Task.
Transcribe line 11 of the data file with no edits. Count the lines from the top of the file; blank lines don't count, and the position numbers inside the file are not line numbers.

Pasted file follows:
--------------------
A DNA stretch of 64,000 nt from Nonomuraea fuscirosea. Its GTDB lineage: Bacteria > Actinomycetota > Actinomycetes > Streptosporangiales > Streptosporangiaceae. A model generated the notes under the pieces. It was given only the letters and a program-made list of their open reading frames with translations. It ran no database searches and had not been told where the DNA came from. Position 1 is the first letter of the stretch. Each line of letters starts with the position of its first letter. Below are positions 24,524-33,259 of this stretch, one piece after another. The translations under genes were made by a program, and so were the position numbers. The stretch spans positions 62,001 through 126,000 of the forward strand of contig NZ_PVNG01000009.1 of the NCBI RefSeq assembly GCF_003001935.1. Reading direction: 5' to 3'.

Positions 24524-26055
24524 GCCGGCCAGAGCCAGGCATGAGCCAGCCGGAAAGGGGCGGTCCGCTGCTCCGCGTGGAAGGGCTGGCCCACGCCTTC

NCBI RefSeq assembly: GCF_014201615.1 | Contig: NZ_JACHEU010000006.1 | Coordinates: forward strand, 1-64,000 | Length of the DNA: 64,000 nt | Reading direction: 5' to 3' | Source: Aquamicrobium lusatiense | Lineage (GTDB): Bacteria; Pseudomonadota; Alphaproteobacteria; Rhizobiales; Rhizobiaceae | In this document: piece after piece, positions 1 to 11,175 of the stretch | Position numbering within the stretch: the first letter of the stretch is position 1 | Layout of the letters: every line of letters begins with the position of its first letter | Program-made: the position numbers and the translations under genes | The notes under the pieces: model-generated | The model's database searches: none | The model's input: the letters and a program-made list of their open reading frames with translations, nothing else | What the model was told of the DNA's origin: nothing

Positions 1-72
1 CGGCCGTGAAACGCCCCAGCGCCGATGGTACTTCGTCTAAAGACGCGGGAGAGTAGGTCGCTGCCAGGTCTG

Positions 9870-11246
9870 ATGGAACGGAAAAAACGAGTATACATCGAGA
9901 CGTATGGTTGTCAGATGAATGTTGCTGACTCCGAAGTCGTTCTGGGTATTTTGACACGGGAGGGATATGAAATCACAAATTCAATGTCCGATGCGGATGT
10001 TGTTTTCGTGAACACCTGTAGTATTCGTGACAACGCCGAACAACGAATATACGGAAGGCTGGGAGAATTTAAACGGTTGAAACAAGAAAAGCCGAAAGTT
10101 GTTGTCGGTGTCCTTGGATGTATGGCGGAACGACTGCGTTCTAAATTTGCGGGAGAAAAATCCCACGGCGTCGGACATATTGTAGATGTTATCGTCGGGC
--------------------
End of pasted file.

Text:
10101 GTTGTCGGTGTCCTTGGATGTATGGCGGAACGACTGCGTTCTAAATTTGCGGGAGAAAAATCCCACGGCGTCGGACATATTGTAGATGTTATCGTCGGGC